clock at the periodic times. Does this sound reasonable?
6. Assuming I can successfully make a working reference clock in this
manner and fudge it to take into account transmission distances,
processing by the receiver circuitry, and OS handling of interrupts, how
accurate a time signal could one reasonably expect to get? I can get +/-
10ms accuracy from internet time servers, and would hope to get ~1ms
accuracy from a radio clock. This would be suitably accurate for my
purposes, and hopefully accurate enough for internet users of my time
I realize that WWVB is not quite as precise as GPS, but according to
NIST WWVB can provide an uncertainty of less than 100 microseconds. I
would be satisfied to get within 1ms, as it'd be a 10x improvement over
my current setup, and I wouldn't have to pester internet time servers
anymore. Tucson is 1006km from Boulder, so according to my back of the
envelope calculations, there's about a 3.353ms delay for the radio
signals to travel this distance. Does this math seem right? Assuming I
can get consistent results from the radio, I can fudge it relative to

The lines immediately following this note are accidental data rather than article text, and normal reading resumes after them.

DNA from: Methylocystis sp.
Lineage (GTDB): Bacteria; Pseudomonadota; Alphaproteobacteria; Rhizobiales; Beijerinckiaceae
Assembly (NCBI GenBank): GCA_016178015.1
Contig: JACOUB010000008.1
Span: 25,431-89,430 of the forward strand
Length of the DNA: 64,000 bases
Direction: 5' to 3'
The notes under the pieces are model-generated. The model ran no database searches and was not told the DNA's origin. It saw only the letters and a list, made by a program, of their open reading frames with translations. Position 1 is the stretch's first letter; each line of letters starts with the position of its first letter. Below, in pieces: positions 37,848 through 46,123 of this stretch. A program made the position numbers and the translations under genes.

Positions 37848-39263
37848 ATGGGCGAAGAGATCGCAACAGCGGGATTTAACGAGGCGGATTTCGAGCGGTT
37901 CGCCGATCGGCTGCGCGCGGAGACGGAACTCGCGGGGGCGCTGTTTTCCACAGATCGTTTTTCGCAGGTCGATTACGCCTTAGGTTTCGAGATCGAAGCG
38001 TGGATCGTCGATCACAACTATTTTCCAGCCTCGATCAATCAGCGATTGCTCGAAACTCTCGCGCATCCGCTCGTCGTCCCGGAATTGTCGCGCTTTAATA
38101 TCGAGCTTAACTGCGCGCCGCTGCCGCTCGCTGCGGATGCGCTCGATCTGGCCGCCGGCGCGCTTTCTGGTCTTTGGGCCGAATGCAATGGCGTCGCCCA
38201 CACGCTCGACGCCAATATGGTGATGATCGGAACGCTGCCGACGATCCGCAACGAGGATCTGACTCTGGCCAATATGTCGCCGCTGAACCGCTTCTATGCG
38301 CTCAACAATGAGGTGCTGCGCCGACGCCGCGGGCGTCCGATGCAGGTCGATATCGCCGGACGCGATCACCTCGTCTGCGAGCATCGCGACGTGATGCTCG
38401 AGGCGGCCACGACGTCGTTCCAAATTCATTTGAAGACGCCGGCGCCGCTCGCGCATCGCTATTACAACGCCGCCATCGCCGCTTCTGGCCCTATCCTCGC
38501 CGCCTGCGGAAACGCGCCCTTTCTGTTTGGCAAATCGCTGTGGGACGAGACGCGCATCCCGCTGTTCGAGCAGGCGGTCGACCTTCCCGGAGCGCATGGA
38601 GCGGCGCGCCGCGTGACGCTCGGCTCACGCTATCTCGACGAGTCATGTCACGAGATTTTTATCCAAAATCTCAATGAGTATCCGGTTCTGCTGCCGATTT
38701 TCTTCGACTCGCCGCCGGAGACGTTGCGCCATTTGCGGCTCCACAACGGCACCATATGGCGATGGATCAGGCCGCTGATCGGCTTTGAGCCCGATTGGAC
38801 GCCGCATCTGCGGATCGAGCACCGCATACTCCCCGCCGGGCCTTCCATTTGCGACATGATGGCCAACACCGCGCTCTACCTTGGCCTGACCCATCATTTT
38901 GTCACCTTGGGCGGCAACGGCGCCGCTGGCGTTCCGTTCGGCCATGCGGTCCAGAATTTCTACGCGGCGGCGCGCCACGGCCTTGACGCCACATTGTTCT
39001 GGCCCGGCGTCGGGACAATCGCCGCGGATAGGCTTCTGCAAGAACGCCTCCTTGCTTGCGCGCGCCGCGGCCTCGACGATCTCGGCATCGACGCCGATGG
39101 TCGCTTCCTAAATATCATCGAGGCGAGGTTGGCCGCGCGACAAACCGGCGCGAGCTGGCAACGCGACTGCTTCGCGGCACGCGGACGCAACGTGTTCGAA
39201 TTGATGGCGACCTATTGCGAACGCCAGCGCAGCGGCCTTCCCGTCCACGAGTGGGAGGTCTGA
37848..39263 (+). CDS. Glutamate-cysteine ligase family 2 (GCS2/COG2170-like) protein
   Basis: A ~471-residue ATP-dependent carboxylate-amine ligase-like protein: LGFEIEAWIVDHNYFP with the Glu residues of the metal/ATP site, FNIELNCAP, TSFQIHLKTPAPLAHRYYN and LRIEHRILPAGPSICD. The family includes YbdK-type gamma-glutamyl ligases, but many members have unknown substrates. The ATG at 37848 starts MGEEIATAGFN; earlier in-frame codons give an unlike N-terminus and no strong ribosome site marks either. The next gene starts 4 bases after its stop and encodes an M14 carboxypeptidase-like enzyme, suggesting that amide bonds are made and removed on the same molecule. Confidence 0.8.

better time standards (the local university has an NTP server with PPS
input from a Trimble Palisade GPS receiver, so if I lug it over to
campus I can sync it with almost no network delay) to get it more
precise if necessary.
Anyway, thanks in advance for all the answers folks. These last few
weeks have been a huge learning experience for me -- I've tinkered a bit
with ntpd over the years, but nothing really serious. In the last
several weeks I've managed to successfully get a Linux system up and
running in a real (not virtual) machine, learned more than I ever
thought possible about precision timekeeping (and there's still tons
left to learn), and now have a disassembled radio-controlled clock on my
desk and am hoping to turn it into a reference clock. That's a lot to do
in a few weeks. Thanks again!